“Mmm,” The woman narrowed her eyes as she scanned the horizon. “Movin’ in fast. Well, alright then. Come along and you can petition the Elders for sanctuary.” She pocketed Daniel’s weapon and gestured for him to walk ahead, still holding the rifle where she could raise it quickly if needed. They walked in silence for a while, the only sounds the crunch of their boot steps and the distance rumble of approaching thunder.

“You get any twisters ‘round here lately?” Daniel asked over his shoulder. “Not recently,” the reply came, as professionally perfunctory as everything else the woman had said. “Been calm.” Daniel nodded, thought about saying “it won’t stay that way for long” but decided against it and fell silent. Providence would see the truth soon enough.

Another hour or so brought them to the base of a low rise. At its top sat an impressive structure of polished wood and heavy iron. Try as he might, Daniel couldn’t help but feel at least slightly impressed by the Providence stronghold. It didn’t exactly exude that old time Christian hospitality, of course, but it could handle just about anything this new world order threw at it. Though probably not, he guessed, whatever the good Lord saw fit to unleash upon His children next.

The woman led Daniel to the front gate and passed inside, leaving him to wait awkwardly outside while the sky darkened overhead. As the wind began to pick up, moaning around the corners of the compound, a slot in the gate opened. From within he caught the tail end of a clipped conversation. “…found this fellow wanderin’ out by Shallow Creek,” his guide, hidden somewhere behind the door, explained to whom he could only presume to be the Elder summoned for judgment. “Says his name’s Daniel Parish. He wants shelter from the storm.”

Parish?” A new voice, aged yet still hard as steel, let out a short bark of laughter. “Forgot to add in the ‘Reverend’ part, did he? Or I suppose that’s ex-Reverend now, ain’t it? Sorry, Parish, but only those washed clean in the eyes of the Lord step through this gate. You’ve been wanderin’ a dark path these days so you just turn right around and face the demons you’ve brought down on yourself. It’s God’s will; you know that better’n anyone.” The unnamed Elder gave a dark chuckle. “Best say your prayers, Parish. The long night’s a comin’.”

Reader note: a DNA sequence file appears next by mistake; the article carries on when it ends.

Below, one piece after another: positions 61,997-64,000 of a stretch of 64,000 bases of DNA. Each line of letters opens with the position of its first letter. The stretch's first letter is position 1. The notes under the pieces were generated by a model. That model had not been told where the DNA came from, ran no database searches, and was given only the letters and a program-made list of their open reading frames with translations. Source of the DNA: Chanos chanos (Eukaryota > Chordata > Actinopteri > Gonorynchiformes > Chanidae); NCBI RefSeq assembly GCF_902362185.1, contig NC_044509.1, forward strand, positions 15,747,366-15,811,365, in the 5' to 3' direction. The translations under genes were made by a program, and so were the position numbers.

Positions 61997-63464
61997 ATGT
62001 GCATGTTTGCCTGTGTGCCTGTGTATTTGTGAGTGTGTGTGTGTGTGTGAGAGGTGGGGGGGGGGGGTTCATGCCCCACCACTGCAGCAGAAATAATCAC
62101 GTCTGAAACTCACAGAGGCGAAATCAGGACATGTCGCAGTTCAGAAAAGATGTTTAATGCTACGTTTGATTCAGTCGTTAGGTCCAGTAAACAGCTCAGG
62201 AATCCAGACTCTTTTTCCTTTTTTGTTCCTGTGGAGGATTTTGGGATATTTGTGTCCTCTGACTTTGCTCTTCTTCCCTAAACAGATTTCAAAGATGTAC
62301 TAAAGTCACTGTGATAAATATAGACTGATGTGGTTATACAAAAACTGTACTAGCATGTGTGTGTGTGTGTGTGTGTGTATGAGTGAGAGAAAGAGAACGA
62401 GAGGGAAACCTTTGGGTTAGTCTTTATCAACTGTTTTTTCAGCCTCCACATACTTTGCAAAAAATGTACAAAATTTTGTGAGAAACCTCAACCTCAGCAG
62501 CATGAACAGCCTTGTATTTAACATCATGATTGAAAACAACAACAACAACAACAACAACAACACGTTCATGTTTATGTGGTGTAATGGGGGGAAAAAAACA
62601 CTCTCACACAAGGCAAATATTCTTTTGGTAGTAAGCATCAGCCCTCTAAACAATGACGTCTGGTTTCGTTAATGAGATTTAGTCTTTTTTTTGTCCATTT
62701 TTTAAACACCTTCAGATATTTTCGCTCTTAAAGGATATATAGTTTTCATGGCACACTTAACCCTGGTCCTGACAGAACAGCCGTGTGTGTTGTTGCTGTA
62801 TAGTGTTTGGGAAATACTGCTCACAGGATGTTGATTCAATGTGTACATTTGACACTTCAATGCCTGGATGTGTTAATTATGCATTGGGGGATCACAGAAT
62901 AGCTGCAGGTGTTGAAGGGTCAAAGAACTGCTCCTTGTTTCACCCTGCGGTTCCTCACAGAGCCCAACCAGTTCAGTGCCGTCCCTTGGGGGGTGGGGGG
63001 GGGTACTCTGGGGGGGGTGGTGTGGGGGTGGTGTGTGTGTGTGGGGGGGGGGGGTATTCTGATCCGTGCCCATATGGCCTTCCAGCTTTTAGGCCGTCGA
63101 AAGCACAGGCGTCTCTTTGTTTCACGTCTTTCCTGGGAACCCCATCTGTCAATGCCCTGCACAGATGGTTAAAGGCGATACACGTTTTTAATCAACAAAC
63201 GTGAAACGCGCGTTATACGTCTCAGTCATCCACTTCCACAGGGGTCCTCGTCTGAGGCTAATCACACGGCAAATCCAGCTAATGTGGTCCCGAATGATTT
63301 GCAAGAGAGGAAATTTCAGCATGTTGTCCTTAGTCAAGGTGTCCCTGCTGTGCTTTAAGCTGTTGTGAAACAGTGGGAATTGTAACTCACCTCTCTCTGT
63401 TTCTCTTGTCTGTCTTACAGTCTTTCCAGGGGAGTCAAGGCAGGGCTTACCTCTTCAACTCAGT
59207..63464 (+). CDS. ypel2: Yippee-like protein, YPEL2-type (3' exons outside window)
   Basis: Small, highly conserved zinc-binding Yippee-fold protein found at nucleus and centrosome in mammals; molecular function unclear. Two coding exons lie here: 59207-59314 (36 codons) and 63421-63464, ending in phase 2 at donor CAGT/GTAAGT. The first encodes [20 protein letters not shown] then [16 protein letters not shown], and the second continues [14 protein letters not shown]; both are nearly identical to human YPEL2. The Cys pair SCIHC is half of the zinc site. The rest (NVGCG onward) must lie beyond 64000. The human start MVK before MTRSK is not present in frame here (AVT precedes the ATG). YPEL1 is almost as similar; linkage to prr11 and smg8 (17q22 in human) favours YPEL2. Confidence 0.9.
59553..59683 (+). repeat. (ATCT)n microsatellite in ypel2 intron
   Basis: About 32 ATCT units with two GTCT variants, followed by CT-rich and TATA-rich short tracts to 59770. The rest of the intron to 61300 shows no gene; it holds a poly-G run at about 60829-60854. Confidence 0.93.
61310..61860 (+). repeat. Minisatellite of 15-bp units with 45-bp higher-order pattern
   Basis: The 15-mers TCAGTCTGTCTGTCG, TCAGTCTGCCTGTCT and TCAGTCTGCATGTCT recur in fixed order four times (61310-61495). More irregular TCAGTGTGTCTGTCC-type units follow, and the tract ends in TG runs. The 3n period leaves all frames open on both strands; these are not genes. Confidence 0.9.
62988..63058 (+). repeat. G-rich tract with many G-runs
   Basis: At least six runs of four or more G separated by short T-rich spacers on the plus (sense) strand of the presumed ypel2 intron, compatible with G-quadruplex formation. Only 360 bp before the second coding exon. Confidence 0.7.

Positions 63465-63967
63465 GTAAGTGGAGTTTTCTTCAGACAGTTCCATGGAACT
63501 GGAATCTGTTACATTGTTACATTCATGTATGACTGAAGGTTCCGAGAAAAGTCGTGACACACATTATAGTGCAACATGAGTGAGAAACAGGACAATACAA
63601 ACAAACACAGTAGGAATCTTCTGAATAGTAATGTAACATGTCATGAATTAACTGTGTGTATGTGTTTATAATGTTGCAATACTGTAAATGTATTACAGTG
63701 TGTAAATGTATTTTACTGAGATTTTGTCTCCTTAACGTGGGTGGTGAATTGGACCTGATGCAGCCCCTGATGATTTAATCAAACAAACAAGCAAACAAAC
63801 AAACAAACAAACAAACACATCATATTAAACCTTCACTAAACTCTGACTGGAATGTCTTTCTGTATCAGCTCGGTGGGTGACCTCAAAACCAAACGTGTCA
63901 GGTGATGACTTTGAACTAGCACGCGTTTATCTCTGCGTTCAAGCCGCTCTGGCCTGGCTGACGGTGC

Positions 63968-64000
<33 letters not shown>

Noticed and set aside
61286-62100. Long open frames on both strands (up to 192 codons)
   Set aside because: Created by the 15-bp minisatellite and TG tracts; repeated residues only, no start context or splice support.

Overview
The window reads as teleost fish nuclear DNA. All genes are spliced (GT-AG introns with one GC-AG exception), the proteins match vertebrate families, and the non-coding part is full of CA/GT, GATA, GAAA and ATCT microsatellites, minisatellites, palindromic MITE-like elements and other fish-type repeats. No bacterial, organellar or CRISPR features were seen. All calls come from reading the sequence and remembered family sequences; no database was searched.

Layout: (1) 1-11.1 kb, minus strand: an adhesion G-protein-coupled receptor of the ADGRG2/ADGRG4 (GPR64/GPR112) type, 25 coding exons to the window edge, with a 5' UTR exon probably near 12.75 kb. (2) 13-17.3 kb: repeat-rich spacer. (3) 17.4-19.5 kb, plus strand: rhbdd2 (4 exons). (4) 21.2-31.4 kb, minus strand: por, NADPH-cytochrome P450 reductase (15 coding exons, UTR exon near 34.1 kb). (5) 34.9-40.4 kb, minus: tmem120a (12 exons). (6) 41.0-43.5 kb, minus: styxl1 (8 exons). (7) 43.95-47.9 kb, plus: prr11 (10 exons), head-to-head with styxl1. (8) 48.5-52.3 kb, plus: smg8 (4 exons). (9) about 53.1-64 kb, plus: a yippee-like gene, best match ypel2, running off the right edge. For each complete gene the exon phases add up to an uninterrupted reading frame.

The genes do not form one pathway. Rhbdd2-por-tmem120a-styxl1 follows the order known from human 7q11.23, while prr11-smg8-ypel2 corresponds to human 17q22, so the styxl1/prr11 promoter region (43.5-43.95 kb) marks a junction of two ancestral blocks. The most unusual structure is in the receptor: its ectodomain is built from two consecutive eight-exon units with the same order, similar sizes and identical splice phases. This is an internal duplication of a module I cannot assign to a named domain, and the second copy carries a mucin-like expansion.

The wooden slot slammed shut; the laughter faded. Daniel stared at the barred gate a moment, glanced briefly to the sky peppered with funnel clouds, then shrugged. He hadn’t exactly expected to be welcomed with open arms, after all. Providence had never been known to live up to its namesake. Well, if the front gate remained barred, he would just have to find another way in. Even a fortress like Providence must have a side door, a broken window hinge, something. And when he did make his way in, the Elders would understand the true meaning of ‘God’s will’. Maybe they’d even come to regret their hasty judgment when the storm descended. What was it Jesus said about casting the first stone?

“Come on, sinners, let’s go down, down to the river to pray…” Daniel allowed himself a small smirk as he belted out the old spiritual tune and began to search for a way in. Even such an innocent song could sound mighty threatening under the right circumstances. “Come on, sinners, don’t you wanna go down?”


I have glimpsed the monsters in his gaze. I have watched the orange tentacles unfurl like new buds out of the dark pit of his pupil, questing upward to caress the boundaries of their convex prison. They pool and crowd in the clear chamber of his eye until all that can be seen beneath his thin lids are the squirming appendages. In the right light their slick surfaces almost glow, turning his eyes bright as the Sun rising on the polluted horizon. I cannot hold his gaze for long; the way the tentacles wriggle and heave themselves against his cornea, I swear they seek to break free and pierce my own eyes.